Personally, I feel pretty great. Aside from being slightly freaked out by my obvious addiction to the playing the game around the clock, I’m very happy with how much time I spent outside, my increased activity level, meeting new people, and discovering new locations in my community. There’s even a sense of victory every time I successfully hunt down and catch something cool.

It’s amazing that we can play this game everywhere and with everyone. The sense of community it has created is a beautiful thing. The game is a great conversation starter and it’s uniting people who want to share tips and tricks and plan group Pokemon excursions. I’ve been spending more time with my friends, especially my roommates. We have a friendly competition going.

While two friends wandered the neighborhood, my roommates and I were so excited to have caught a Squirtle. We thought we’d beaten the boys we compete with, who put in a tremendous effort to catch water Pokemon that day.

On the hunt for water Pokemon. Photo by Natalie DeFord.

In an effort to catch water Pokemon, they patched up an old canoe, created makeshift paddles out of plywood, protected their cellphones in plastic baggies and Tupperware in order to float on Steilacoom Lake. Sadly, they didn’t catch a single water Pokemon. But they were back on dry land by the time we’d caught the Squirtle, and they caught it, too.

There are three teams in the game and my roommates and I are on the red team, Valor. We work together as a squad to try to take over a Pokemon Gym. The teams have a lot of people creating cliques. There are many Facebook groups and community groups to connect with people on your team playing the game in your area.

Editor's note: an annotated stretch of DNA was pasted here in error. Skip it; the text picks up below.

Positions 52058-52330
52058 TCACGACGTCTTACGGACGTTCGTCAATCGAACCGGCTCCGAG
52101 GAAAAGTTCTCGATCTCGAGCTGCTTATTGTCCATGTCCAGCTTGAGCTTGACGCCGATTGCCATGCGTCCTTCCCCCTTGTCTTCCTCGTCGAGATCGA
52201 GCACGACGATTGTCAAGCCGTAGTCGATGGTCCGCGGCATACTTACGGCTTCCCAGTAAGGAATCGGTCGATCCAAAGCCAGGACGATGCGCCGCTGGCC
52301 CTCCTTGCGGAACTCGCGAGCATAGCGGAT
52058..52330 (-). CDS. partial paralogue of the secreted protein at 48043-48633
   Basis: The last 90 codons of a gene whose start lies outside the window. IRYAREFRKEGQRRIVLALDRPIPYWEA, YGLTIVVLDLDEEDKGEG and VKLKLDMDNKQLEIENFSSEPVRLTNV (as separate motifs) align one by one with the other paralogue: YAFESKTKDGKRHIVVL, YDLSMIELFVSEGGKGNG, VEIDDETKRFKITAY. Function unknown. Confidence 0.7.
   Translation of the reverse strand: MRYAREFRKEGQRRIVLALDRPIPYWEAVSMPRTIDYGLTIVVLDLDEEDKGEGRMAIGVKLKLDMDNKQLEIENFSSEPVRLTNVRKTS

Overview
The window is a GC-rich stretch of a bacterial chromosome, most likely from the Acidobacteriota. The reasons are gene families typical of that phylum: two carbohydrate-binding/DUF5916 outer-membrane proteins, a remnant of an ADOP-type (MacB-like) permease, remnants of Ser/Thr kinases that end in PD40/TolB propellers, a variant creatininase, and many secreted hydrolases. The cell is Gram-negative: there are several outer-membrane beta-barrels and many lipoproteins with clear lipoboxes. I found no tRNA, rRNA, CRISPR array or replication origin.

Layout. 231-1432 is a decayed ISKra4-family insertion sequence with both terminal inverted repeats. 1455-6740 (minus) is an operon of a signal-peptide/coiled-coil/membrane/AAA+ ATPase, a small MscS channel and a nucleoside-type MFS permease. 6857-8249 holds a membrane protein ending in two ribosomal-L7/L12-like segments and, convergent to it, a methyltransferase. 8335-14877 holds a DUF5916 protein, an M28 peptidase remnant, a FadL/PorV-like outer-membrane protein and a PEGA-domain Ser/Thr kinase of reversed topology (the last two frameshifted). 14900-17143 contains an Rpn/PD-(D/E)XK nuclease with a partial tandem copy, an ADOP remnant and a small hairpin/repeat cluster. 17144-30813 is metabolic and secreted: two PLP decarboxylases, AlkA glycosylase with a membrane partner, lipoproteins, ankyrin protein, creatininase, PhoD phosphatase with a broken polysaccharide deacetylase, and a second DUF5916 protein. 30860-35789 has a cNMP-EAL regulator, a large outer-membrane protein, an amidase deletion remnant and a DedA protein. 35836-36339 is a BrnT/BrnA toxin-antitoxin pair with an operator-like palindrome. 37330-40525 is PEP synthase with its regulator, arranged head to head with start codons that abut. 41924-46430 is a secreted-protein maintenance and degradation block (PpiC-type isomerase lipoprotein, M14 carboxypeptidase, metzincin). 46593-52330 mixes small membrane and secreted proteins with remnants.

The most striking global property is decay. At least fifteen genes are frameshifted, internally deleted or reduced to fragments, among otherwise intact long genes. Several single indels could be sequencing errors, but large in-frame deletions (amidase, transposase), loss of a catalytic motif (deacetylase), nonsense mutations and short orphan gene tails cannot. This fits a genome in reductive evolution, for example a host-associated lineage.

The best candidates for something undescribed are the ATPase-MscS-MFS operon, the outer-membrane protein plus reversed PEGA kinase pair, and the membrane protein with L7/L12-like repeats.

That’s just one way the game has taken over social media. People are posting about it non-stop and there are memes everywhere. I couldn’t possibly escape all the talk about this game if I wanted to. Donald Trump and Hillary Clinton are even trying to use the game to catch voters.

There’s a big focus on real-life pets, too, in contrast to these fake creatures. People are taking dogs on more walks because they are walking more. It’s crazy how many people I’ve seen blindly walking with their phones in one hand and a leashed pet or a stroller in the other hand. Several animal shelters have started asking people to walk dogs for them while they play.

That’s just one example of how a business can benefit. Some places have seen a rise in sales by paying for lures at Pokestops nearby. The same method reportedly has been used in some cases to rob people, though. So you have to be careful when you travel, searching far and wide across the land.

When a stop is glowing pink with a lure, my squad and I do run to it. And it’s amazing how many players you will see there. I’m only slightly embarrassed to say I’m more excited about how many fictional creatures I have saved in my phone than I am about anything else.

But in the seven days of playing Pokemon Go, I have learned essentially one thing – people are crazy.

I don’t know how long my obsession will last, but right now I am having fun. I’ve been playing this game 24/7 and I’m not going to stop until I catch ’em all.